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On the Threshold of Encircling the World

by Cyndy Rodgers

It was Albert Einstein who said "Imagination is more important than knowledge. Knowledge is limited. Imagination encircles the world."

Lennon Leppert, at age 17, stands as a testament to Mr. Einsteinís words. Although quite knowledgeable about many things, most especially music, it is his imagination that launches us on the journey.

In his original composition "Die Himmel Zimmerfluct," German for "The Heavens Suite," he takes us through a 24-hour day in the southwest. Each movement of this seven-movement suite symbolizes a different segment of the day. This work of art was inspired by the horse-laden countryside, mixed with modern-day suburbia that is the Conejo Valley. Lennon is gifted with the ability to look out the car window in his hometown and express the sites in an Aaron Copland-style symphony.

On January 28th at the Thousand Oaks Civic Arts Plaza in front of a thousand residents, he introduced The Heavens Suiteís first movement, The Heavens, Morning ("Die Himmel Im tag). This was also Lennonís conducting debut leading the Conejo Valley Youth Orchestra in what will be their signature piece (www.cvyo.com).

The Heavens, Morning begins by awaking the audience to the new day with a symbol crash. It continues by creating a mood of anticipation. Lennonís chords are filled with emotion as he utilizes ten percussionists. In addition to his percussive orchestration and polychords, the strings paint a Western landscape. Together the orchestra resonates, taking us on a journey Americana.

How did this young man get to this point, to be finishing high school and have conducting and writing credits in his resume? Well would you be surprised to know he was home schooled? Of course not.

Lennonís parents, Michael and Mary, publishers of The Link, have always provided him a musically-rich environment. Named after the late, great Beatle, John Lennon, he showed musical interest at age three when he began playing songs by ear on a miniature electronic keyboard. His parents provided him piano and voice lessons at six, and drum lessons at 10. At 14, he added study of both the trumpet and cello and at 16, added orchestral percussion to his arsenal of instruments. He also apprenticed to a working film composer, learning music editing as well as developing the skill of knowing what music might fit in a given setting. Recently, Lennon has been studying conducting, as well.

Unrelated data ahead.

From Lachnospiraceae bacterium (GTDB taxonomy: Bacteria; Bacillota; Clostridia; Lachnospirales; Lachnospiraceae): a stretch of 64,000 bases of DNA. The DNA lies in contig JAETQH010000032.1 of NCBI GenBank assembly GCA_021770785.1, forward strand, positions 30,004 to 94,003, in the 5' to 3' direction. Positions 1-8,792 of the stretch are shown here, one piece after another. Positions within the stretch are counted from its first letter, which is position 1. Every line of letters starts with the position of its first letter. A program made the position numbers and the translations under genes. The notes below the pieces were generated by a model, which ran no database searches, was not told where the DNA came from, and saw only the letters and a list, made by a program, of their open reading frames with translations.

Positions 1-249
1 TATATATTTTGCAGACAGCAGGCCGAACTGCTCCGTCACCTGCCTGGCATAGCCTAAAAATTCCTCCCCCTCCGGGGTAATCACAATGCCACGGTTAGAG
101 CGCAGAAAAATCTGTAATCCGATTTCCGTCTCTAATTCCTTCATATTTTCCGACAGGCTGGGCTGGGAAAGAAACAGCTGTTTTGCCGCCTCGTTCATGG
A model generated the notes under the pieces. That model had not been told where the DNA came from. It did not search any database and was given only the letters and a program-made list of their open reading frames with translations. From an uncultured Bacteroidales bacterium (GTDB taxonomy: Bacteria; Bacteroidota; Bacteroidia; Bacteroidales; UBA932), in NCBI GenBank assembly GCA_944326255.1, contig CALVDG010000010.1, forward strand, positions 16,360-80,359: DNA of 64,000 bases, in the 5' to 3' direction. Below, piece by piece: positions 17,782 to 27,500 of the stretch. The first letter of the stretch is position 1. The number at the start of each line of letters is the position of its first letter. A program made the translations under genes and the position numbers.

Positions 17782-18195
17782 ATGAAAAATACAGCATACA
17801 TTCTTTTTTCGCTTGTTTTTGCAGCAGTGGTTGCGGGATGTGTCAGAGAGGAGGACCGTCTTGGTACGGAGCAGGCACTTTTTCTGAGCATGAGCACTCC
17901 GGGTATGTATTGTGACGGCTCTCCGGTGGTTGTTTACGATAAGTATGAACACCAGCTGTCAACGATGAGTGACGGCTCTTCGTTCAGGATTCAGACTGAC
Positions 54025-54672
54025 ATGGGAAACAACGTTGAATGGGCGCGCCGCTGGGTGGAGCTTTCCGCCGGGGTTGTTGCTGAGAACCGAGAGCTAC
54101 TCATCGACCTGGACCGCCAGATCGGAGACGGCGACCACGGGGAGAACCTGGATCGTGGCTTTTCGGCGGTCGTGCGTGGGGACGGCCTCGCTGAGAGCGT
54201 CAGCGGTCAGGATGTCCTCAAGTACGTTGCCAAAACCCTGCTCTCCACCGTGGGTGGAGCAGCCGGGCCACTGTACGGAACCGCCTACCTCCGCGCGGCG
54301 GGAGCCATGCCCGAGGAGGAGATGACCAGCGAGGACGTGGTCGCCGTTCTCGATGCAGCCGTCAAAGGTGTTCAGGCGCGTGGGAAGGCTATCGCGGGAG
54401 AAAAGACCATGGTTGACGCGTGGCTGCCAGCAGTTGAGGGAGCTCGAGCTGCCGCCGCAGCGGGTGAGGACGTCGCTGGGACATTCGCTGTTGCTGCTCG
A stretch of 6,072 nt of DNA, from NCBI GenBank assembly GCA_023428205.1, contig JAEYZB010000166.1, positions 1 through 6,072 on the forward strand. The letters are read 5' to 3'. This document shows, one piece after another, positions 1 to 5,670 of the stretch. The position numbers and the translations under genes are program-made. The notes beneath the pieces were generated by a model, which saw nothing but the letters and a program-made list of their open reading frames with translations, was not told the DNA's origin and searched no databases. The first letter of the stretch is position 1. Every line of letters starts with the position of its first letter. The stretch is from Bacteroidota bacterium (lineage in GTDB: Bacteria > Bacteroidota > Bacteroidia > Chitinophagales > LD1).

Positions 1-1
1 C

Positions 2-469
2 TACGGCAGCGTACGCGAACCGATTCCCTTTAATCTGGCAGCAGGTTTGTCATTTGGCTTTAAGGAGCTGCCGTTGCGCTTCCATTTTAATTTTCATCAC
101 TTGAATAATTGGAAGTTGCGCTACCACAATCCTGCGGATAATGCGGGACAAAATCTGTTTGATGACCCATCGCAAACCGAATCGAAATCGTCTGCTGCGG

In addition to music lessons, the Lepperts removed television from their home when Lennon was very young. They filled it with a variety of music, from classical to jazz. Lennon will cite his days playing Legosģ and listening to David Newman ("Mighty Ducks") and John Williams as a key to his present-day path.

Mary, his mom remembers it differently, often feeling a little neglectful because she wasnít "doing school" all the time. Instead, she and her husband were launching The Link and would fit teaching Lennon around the business day demands. Lennon has learned much about the business world along the way, but music is his future.

Three years ago he joined the Conejo ValleyYouth Orchestra, a community-based music program that highlights the most musically gifted youth. Acceptance into the program is through auditions.

Artistic Director Bill Benson points to Lennonís tenacity as a key component to his success. "Every time I needed something he would say ĎI can do thatí," he says. "Weíre talking about a multi-talented young man here, who is driven. In a few years people are going to know his name," says Maestro Benson.

Lennon has already composed short pieces called "cues" for the television industry and while he is continuing to obtain work in this area, he hopes to add film composing and other projects in the near future. He already has professional credits for composing some of the music for a Civil War educational CD-Rom and three Discovery Channel programs.

His parents are in full support. Just this year, the family has built a professional recording studio in their home. The Lepperts practice the words of Mark Twain who said, "I never let my schooling interfere with my education." They have provided the encouragement and let Lennon do the rest. The result is an imagination thatís bound to "encircle the world." - C.R.